I teach a course about TCP/IP fundamentals for my employer. A student asked me a question after seeing diagrams about ethernet headers and encapsulation: why does layer 2 have trailers? In this post, I will explain why.
To introduce the question, let’s look at the concept of encapsulation first. Below is the diagram I will use as the basis to explain this.
As you can see in the diagram, each layer has its own header. It is also possible for a layer to have a trailer.
The idea is that the data field of a layer contains everything from the layer above it. For example, the layer 2 data field contains both the header and the data field from layer 3. In turn, the layer 3 data field contains everything from layer 4. This process repeats for each frame that is put on the network. The data field is known as a PDU (Protocol Data Unit) or as a payload.
The header of a layer consists of protocol-specific information. In layer 3, the network layer, you might find either the IPv4 or IPv6 protocol (or something else, like IPX) being used, for example. The protocol being used determines the content of the header. The header for Ethernet, a layer 2 protocol, looks like this:
I grabbed the header diagram at Wireshark.org, their wiki is a nice and simple resource for information about basic concepts like this. The ethernet header contains the following things:
- Preamble: a sequence of 8 bytes, used for marking the start of a new ethernet frame and for synchronizing receiver clocks
- Source and destination MAC’s: Two fields of 6 bytes each, used for storing the source and destination MAC addresses for the frame
- Type/Length: a 2 byte field that contains either the total length of the frame, or the type (if you want to know more about the specifics of this field, you can check out the Wireshark wiki page that I’ve linked to above)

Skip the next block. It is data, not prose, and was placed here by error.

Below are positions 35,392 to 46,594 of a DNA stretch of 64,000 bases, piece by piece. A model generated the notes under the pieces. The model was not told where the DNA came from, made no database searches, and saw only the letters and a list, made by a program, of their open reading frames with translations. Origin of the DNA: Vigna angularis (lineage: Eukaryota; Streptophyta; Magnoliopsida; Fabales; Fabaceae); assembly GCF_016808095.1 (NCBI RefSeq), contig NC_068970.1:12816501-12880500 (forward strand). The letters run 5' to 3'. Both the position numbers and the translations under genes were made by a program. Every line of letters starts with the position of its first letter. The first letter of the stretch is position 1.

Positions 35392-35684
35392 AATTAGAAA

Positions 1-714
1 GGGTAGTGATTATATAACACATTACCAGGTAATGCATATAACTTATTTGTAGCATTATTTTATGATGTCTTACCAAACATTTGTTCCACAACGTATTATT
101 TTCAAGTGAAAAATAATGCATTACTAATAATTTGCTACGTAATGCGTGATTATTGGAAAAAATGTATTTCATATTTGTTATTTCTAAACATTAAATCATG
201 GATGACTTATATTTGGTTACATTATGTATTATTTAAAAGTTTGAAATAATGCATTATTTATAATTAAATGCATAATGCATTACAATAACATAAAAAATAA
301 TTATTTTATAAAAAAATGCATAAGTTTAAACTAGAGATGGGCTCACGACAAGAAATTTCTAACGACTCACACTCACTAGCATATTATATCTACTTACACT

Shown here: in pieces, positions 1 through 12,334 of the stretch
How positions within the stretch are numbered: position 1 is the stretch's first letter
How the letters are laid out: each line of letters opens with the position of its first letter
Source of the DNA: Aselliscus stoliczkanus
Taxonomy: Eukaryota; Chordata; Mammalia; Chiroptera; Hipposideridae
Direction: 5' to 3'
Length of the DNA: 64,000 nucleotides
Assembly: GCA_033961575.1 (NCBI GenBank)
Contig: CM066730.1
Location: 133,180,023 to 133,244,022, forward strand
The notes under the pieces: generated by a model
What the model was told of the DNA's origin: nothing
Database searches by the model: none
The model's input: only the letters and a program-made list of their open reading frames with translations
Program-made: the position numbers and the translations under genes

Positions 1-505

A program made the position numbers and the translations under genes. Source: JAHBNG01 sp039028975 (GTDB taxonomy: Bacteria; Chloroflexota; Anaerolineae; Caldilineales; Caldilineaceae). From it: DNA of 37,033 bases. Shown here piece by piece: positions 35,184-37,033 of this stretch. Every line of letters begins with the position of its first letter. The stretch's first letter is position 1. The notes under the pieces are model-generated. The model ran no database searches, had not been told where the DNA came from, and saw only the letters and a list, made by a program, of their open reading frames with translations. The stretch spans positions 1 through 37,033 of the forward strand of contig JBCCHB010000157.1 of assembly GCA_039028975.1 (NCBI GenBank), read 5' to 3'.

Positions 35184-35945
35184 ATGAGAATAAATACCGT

- User Data: the field containing the actual payload
- FCS: the frame check sequence
Now for the question: why does layer 2 have trailers? Because typical layer 2 protocols have their checksum as a trailer instead of part of the header. Allow me to explain this in more detail. The Frame Check Sequence contains a number that is calculated over the entire frame. That number is then stored as a trailer in the form of the FCS field. After that, the sender puts the frame on the network. The receiver will do the same calculation as the sender, and then checks if the result of the calculation is the same as the number stored in the FCS field. If the number is the same, the receiver knows that the frame has been transmitted over the network without errors. If the number is different, the receiver discards the frame.
The reason that this student asked the question, is because of the difference between ethernet and other protocols that were discussed. If you look at the headers for IPv4 or TCP for example, you find that the checksum is in the header, so it is placed before the payload. If a protocol knows the length of the frame or packet, whatever it is being sent, then there is no need for a trailer. The reason that common layer 2 protocols use a trailer is probably historical. I’ve had a hard time to find specific information about this. Some argue that it might be more efficient for hardware to use the header plus trailer construction, but I’ve seen no proof with the arguments.
My next post will be a longer article about packet flow basics including layer 2 and layer 3 fundamentals. I will build a lab to actually demonstrate the subject, and then use Wireshark to inspect the results. I will also try to include a segment that uses a different layer 2 protocol like HDLC or Frame Relay, to look at different trailers and make a bridge to the subject of this post. As always, thank you for reading my blog and feel free to leave a comment.